“The assessment relationships students have with the teacher, tasks and one another shape their opportunities to learn and they impact on the identities students develop as learners …” (Cowie et al, 2010, p. 354).
Who is in charge of the assessment process in your classroom?
Who decides what is being assessed, when assessment happens, what criteria are being used to determine progress, and what the format of the assessment will be?
Of course, some of these decisions are made for us by policies set out by our school districts or our government education departments. And of course, we, the educators, are the learning experts in our subjects, so we would expect to be the ones who determine the answers to the above questions…wouldn’t we?.
However, assessment research strongly supports the notion that learners have an important role to play in the process. So what might that look like? Let’s examine those questions one by one:
Who decides what’s being assessed?
Most of us would say, “I have an established curriculum to teach.” As in many jurisdictions, in Ontario the curriculum sets out the knowledge and skills that students are to learn. However, educators have many decisions to make about when and how these expectations are taught and assessed. What if we opened the doors to receiving input from students about those decisions? What if, at the most basic level, we at least let students know, with clarity and meaning, what they will be expected to learn over a period of learning, enabling them to track their own progress?
Who decides when assessment happens?
Do your students have any say in when they demonstrate their learning? In one classroom we visited, Grade 2 learners had the choice to let their teacher know that they were ready to “show what you know” with respect to 2D and 3D shapes and figures.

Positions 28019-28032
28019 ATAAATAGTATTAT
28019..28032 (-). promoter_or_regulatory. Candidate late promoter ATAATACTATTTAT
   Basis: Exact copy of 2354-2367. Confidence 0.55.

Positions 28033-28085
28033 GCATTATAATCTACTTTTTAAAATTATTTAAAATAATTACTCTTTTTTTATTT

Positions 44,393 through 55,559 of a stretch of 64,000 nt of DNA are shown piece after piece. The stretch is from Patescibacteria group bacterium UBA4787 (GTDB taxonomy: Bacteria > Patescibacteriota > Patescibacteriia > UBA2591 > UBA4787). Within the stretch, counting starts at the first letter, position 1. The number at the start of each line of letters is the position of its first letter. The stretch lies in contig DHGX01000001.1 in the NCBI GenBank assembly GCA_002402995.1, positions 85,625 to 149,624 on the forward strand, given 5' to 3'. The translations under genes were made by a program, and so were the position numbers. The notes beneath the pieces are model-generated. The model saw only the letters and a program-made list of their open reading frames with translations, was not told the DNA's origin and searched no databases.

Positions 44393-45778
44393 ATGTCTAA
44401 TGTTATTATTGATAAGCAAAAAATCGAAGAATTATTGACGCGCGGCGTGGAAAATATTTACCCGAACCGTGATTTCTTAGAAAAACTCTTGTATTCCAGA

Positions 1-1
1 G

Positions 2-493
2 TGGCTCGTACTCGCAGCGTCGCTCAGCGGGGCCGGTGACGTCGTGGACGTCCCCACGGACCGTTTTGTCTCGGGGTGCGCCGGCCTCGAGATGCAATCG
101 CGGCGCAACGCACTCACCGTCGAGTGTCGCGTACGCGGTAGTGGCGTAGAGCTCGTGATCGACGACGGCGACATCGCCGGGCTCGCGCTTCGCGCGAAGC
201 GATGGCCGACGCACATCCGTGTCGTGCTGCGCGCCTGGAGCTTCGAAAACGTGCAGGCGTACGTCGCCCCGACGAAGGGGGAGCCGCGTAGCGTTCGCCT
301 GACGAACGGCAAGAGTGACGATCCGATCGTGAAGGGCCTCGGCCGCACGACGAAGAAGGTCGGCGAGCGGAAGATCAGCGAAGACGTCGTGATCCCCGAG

Who decides what criteria are being used to determine progress?
As the expert learner in your classroom, you know the criteria – what it looks like to be successful – for the learning goals that are the focus of the learning. In this area, again, the research is clear – when students have a role in collaboratively developing the criteria with the educator, learning happens. In fact, Dylan Wiliam, an assessment expert from the UK, indicates that these assessment for learning practices can double the speed of learning!
“We concluded that the research suggested that attention to the use of assessment to inform instruction, particularly at the classroom level, in many cases effectively doubled the speed of student learning.” (Wiliam, D., p. 36)
Who decides what the format of the assessment will be?
When we first began teaching (many moons ago), it was typical to teach for a period of time, and then to create an assessment to see what had been learned. The assessment was usually a test or a product determined by the educator. Once you’re clear on what is to be learned, and what criteria to look for, does it matter how the learner demonstrates the learning? Could we give students some choice in the format?
When educators start to treat students as partners in the learning process, we’re not handing over the reins and letting anarchy run rampant in our classrooms. Rather, we are empowering learners to take control of the learning process.
“…teacher classroom assessment practices have social, emotional and cognitive impacts that are intertwined. Formal and informal classroom assessment processes impact on students’ sense of themselves as learners and knowers, on how others perceive them and on how they choose to enact (perform) their identity.” (Cowie et al, 2010, p. 354)
One last thought – and a call to action! Students often are the untapped learning resource in our classrooms. What change can you make in your approach to assessment that will provide your students greater choice in and ownership of their learning? How can you begin to build a relationship with students that is rooted in a collaborative partnership? Remember, start small…think big!
Cowie, B., Jones, A., & Otrel-Cass, K. (2010). Re-engaging students in science: Issues of assessment, funds of knowledge and sites for learning. International Journal of Science and Mathematics Education, 9, p. 347-366.
Wiliam, D. (2011). Embedded Formative Assessment. Bloomington, IN: Solution Tree Press.